Victor, I'm glad you like that caterpillar, they are very cute! I like the Banded Sphinx... mostly because they're easier to find. I feel like they are the Godzilla's of the caterpillar world. =)

Franklin, so far I haven't screamed or freaked out... yet. I didn't get a chance to feed El Guapo marshmallows and even if I did, I don't think I would. Would you?

Tuesday, September 28, 2010

Day Two of Collecting!

Hello again!

Today was another exciting and exhausting day! I kayaked and plotted caterpillar sites all day! Whew! Thank you for all of your comments and I hope you keep up with my post! Most of you seem to be interested in the 15 foot alligator named El Guapo. You couldn't really see him except for his eyes and tail sticking out of the water... I have to say, it was a little scary. One of my leaders/teachers here (Mark) told me that the locals call him that name; I don't know why though, I guess it's because he's the biggest in the river. When tourists come to Pearl River, the guides feed the alligators marshmallows. Apparently they really like them... who knew!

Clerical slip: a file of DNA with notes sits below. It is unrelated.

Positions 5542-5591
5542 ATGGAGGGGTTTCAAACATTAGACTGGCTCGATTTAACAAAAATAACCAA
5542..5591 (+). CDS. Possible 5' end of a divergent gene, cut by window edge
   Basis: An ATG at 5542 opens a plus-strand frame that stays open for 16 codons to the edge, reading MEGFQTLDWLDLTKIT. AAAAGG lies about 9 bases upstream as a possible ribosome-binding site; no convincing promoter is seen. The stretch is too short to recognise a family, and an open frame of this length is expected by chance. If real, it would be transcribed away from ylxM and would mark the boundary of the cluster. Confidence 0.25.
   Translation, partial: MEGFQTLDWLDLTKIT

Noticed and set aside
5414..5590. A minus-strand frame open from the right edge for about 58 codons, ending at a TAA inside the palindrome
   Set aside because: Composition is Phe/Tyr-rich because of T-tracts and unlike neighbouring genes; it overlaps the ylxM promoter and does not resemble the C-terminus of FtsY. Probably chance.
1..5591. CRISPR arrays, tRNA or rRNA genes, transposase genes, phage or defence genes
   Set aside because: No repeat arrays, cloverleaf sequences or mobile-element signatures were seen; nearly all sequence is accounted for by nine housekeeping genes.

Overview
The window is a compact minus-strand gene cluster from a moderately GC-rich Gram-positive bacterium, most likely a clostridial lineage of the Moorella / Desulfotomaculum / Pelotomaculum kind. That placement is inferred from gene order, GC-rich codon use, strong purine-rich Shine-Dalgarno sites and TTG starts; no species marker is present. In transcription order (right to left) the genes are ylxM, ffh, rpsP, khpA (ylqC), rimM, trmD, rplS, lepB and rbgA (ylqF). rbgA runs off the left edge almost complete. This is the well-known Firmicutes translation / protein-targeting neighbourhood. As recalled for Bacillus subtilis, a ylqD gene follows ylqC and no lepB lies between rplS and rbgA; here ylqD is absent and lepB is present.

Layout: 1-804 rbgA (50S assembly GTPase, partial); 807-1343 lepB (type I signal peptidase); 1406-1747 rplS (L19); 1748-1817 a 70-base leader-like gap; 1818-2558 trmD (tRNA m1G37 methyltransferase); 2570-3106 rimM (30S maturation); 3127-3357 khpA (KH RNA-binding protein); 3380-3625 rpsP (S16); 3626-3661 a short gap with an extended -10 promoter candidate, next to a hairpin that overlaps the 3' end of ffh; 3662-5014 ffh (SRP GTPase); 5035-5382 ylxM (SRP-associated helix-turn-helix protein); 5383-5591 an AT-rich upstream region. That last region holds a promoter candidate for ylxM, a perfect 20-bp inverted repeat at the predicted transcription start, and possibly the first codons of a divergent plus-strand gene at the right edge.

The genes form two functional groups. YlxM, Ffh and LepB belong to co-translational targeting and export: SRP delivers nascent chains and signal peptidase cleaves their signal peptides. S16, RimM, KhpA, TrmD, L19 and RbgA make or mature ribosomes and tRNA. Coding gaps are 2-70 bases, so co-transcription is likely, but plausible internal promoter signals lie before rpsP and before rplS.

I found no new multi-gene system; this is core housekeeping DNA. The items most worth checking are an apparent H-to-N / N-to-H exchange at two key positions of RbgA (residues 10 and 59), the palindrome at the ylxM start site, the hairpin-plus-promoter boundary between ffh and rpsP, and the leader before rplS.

This is our fearless leader Rebecca.

This is her second in command, Mark.

This is the great and powerful Mike.

This is someone examining a caterpillar using a microscope.

Did anyone figure out what the caterpillars on the previous post pupate/turn into?

If you do, let me know!

Ms. Shin

Monday, September 27, 2010

Day One of Collecting!

Hello All,

Well today was a full day of hunting caterpillars at Honey Island Swamp near Pearl River. We saw and collected A LOT!

We are all out here trying to collect as many caterpillars as we can so we can study them to see how many are infected by Parasites (such as flies). Did you know parasites can lay their eggs inside or outside of a caterpillar? When the eggs hatch, they eat the caterpillar for food... yum!

Now before we get to the good stuff, it's always important to be prepared so here is a list of things I needed to bring with me on my expedition:

-Collecting permit
-20-gallon zip lock bags
-2 sharpies, scissors
-Wipes/hand sanitizer
-Notepad and pencil